Grabbing people’s attention is another challenge. Images and objects can be a help here. I visited our exhibition a few times after it opened at the National Waterfront Museum in Wales.  It was one of several exhibitions visitors to the museum could visit, so we had lots of competition for people’s attention. Every time I visited, I noticed some visitors start to rush past ‘our’ part of the building, presumably on their way to enjoy something else the museum had to offer. Many, however, quickly stopped in their tracks after an image or artefact in our exhibition caught their attention. Most lingered a while and started to examine other aspects of our displays, some at quite great length.

‘Falling in of a Mine’ (1869). One of the images featured in our exhibition
‘Falling in of a Mine’ (1869)
One of the images featured in our exhibition
The perspectives and stories we choose to highlight can also act as ‘hooks’ to entice members of the public to stop and think about disability history. Dramatic historical episodes or incidents, can be especially useful in this regard. 

During our research for the Disability and Industrial Society project, for instance, we uncovered the story of two mining brothers from south Wales – Davy and Griffith Ellis. Griffith had a mobility impairment and used a wooden leg. In December 1865, both brothers were working underground at Gethin Colliery when a terrible explosion occurred. Fearing suffocation from the deadly gases that followed the blast, they attempted to get out of the mine together as quickly as possible. Due to his mobility impairment, however, Griffith had trouble keeping up with his brother and fell behind. Worried that he might not make it to the surface in time, Griffith called out for help and his loyal brother went back to get him. It was a fateful decision as both men perished, overwhelmed by the noxious gases they tried so hard to escape.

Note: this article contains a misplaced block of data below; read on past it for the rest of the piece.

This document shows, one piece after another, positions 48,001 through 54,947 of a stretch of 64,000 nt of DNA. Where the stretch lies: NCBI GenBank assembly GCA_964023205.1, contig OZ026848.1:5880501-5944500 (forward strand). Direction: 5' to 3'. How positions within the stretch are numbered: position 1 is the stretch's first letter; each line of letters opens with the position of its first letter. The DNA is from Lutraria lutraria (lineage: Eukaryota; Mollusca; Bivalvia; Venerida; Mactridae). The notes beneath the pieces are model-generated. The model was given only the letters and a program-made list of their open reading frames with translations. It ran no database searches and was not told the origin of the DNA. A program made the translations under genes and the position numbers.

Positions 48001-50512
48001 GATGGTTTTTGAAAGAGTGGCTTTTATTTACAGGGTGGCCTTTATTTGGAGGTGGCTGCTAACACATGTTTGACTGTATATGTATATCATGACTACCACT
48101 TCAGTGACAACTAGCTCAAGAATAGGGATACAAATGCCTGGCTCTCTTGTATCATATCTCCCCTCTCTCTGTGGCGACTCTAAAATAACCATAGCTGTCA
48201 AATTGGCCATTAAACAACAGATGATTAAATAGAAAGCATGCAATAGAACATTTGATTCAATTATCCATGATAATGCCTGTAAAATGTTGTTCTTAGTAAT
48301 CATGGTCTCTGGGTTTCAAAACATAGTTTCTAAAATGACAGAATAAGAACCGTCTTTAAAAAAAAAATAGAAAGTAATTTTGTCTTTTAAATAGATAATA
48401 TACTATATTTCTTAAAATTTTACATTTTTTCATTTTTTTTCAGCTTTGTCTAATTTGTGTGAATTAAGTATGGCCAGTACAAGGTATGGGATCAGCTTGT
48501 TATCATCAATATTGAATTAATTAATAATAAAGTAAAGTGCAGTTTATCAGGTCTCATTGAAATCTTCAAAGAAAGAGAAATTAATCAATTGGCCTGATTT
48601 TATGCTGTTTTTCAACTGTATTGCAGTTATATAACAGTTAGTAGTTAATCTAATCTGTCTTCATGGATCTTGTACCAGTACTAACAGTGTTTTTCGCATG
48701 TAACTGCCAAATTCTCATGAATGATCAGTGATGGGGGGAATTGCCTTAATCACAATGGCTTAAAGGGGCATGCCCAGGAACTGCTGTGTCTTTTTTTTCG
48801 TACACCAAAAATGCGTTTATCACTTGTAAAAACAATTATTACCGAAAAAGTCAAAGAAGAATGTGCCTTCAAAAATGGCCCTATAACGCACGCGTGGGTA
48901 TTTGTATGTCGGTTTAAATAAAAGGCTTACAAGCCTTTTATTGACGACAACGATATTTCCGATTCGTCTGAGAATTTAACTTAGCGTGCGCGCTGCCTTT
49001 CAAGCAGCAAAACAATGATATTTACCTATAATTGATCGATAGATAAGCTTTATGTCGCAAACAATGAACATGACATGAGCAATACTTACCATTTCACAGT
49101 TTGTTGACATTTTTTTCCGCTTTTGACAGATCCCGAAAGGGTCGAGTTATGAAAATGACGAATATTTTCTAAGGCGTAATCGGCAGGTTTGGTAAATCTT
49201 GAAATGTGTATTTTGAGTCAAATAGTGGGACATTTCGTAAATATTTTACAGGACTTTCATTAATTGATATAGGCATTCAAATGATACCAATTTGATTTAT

Incidents like this have a clear ‘human interest’ element that appeals to journalists and the general public alike. Emphasising them in our public engagement activities can help make disability history interesting to audiences beyond academia, furthering the field’s broader goals. Who doesn’t like a good story? Good stories (even ones with sad endings) have the power to entertain and hold people’s attention, but the best ones do much more than that, especially in a public history context.